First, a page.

First Selectman Mike Tetreau announced today that the Town of Fairfield has received over $5 million in state grants for the restoration and resiliency of existing infrastructure that was damaged by Storm Sandy. The State has allocated $30 million to a handful of communities that were severely impacted by this devastating Storm.
According to a press release issued by Governor Dannel Malloy and Department of Housing Commissioner Evonne Klein, Fairfield is one of 11 municipalities in Connecticut that has received funding to restore a suitable living environment in disaster impacted communities by rehabilitating or reconstructing existing infrastructure and adding resiliency to minimize damage from future storm events.
First Selectman Mike Tetreau said, “I am very grateful to Governor Malloy, Commissioner Klein and the State for helping our community, which is still recovering from Storm Sandy, with these much needed grants. These funds will be vital in helping our Town be more prepared for future storms and reduce the impact of potential storm damage. I also wish to thank our Department of Public Works which will be implementing these projects to help make our community safer and more resilient to storms.”
The Governor’s press release also states that Fairfield received funding for the following three projects:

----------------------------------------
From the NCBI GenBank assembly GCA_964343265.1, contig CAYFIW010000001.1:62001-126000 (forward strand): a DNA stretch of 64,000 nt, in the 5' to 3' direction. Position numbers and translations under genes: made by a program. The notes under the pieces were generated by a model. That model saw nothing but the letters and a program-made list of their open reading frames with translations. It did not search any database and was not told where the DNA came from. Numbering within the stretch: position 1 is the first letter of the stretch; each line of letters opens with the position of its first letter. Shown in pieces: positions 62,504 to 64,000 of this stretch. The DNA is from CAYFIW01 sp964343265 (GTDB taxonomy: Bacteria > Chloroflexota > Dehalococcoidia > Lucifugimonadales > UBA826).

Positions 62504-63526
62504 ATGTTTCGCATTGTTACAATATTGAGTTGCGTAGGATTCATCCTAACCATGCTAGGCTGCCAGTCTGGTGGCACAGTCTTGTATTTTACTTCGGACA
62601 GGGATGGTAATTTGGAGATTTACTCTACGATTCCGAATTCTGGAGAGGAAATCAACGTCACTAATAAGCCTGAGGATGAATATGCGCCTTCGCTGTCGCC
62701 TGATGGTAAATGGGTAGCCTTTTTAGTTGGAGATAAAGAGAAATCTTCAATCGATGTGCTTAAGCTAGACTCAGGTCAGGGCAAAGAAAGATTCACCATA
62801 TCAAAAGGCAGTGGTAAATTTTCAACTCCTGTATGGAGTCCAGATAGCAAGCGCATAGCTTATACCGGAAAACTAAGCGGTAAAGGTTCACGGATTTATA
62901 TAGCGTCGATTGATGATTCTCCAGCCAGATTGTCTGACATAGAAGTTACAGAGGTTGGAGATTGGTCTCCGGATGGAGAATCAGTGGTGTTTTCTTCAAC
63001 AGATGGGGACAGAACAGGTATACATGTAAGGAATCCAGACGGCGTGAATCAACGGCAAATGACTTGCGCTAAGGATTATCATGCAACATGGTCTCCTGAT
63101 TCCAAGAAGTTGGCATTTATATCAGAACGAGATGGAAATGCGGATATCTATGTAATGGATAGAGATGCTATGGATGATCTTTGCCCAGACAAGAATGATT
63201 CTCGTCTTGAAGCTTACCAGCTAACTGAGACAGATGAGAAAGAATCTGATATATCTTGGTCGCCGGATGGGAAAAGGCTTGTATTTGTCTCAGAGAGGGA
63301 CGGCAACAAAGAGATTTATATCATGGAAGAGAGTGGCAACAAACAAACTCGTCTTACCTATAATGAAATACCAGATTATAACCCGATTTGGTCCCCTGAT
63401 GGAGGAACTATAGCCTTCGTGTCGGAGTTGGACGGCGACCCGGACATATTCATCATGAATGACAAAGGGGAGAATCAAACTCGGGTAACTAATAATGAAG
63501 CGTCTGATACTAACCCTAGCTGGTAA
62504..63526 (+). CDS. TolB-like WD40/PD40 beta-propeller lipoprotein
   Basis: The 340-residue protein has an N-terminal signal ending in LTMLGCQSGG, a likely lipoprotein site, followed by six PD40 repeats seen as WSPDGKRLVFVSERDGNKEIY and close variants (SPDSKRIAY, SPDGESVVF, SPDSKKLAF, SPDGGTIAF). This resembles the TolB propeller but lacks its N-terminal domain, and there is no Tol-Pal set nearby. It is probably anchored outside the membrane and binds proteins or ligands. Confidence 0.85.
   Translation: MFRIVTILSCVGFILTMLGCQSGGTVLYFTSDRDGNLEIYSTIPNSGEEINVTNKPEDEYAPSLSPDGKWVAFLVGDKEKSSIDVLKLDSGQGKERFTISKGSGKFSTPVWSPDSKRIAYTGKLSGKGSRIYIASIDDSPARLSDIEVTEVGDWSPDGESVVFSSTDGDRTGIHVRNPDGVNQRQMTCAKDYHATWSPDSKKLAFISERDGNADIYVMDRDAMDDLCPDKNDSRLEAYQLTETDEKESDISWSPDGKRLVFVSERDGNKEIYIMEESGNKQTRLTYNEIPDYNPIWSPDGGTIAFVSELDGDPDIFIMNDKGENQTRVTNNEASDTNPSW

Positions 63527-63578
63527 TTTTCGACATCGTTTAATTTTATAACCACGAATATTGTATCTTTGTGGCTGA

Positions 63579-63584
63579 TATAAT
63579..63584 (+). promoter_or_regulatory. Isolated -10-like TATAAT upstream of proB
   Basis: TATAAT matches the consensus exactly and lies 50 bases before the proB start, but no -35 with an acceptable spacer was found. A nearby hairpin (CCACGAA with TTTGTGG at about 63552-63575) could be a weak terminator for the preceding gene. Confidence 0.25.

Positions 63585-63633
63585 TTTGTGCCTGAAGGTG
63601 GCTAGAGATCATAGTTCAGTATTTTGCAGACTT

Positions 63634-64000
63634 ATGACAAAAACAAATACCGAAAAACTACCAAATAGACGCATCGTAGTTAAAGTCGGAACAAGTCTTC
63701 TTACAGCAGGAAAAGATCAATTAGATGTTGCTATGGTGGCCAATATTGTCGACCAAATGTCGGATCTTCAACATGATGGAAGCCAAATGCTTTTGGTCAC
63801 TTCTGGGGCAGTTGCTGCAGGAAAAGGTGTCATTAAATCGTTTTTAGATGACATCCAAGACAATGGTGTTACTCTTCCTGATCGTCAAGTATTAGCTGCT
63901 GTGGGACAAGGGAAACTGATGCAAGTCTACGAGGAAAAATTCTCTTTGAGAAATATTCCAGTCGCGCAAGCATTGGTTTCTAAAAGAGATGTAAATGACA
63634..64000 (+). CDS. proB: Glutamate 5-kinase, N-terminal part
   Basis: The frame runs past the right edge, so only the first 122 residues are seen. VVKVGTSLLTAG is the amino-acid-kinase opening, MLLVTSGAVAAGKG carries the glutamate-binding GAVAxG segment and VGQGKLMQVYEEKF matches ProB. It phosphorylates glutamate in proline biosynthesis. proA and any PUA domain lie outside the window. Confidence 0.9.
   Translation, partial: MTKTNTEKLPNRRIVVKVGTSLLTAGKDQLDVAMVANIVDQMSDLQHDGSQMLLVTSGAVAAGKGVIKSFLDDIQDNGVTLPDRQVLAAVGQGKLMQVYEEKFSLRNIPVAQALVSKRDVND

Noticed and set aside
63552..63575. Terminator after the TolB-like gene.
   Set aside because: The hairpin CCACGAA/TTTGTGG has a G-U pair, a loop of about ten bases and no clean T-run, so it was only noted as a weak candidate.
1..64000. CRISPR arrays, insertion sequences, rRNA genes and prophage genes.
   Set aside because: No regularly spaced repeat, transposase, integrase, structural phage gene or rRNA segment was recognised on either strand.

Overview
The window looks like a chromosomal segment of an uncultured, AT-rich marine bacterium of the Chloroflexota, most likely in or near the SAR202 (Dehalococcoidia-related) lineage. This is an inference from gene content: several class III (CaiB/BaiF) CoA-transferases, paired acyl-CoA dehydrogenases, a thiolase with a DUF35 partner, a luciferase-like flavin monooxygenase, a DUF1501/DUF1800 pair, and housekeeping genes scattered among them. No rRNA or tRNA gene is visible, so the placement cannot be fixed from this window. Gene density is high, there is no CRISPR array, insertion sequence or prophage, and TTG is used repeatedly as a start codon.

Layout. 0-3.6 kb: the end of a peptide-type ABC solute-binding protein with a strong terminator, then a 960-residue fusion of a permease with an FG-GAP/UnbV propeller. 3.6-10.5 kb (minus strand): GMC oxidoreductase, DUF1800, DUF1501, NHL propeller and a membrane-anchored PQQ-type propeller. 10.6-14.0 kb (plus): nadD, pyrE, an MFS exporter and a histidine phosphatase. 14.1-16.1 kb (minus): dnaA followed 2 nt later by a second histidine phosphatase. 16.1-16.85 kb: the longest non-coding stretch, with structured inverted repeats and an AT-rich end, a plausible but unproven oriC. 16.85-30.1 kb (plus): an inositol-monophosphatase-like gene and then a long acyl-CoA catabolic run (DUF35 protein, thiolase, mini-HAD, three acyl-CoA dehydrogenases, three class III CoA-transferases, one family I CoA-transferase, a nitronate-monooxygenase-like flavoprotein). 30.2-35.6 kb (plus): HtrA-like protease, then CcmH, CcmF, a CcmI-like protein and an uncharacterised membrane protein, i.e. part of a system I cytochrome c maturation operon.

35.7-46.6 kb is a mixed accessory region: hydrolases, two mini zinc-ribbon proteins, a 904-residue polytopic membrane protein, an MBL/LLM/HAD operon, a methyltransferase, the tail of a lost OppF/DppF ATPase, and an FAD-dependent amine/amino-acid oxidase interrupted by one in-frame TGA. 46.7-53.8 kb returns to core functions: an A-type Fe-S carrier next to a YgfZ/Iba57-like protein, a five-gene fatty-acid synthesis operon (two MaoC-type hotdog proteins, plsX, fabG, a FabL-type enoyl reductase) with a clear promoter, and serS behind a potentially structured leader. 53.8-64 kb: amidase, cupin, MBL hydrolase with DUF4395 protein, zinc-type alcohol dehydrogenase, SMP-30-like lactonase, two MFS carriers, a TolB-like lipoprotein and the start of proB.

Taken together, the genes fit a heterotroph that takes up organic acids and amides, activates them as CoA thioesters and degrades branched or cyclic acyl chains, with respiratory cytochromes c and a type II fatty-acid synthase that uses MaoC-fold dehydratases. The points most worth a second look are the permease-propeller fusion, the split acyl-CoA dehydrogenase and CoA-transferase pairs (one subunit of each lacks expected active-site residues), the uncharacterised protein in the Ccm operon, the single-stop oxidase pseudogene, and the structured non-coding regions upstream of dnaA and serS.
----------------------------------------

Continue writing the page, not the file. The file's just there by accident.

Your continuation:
• Penfield Beach Resiliency Improvements—$225,000: This project will retrofit a vital section of shoreline infrastructure. The timber bulkhead in the Penfield Beach area will be improved, providing the Fairfield Beach Road neighborhood with the coastal resiliency to withstand damaging effects of severe coastal storm events. There is a $75,000 match for the Town; and
• Waste Water Treatment Plant Resiliency—$2,316,000: This project will provide proper protection from the risk of sanitary system overflows by constructing an earthen berm and storm water pump station to protect the waste water treatment plant and other critical facilities from future flood events. This grant covers 75% of the cost with a Town match of 25%; and
• Water Pollution Control Micro-grid—$2,500,000: A new cogeneration unit will provide heat and electricity to the facility during normal operation and in the case of a grid outage. The unit will be fueled by biogas currently produced by the wastewater treatment facility. This grant covers 100% of the cost with no Town match required.
Public Works Director Joseph Michelangelo stated, “The Town of Fairfield is grateful for
these grants and looks forward to implementing these improvements as soon as possible. This
funding will enable Fairfield to construct the infrastructure that is necessary to enable our
community to become more resilient to future storms. The grants for the wastewater treatment plant
will be very beneficial, especially considering the critical functions and the location of that facility.”
The photo shows First Selectman Mike Tetreau and Department of Public Works Director Joe Michelangelo at the Town's Waste Water Treatment Plant.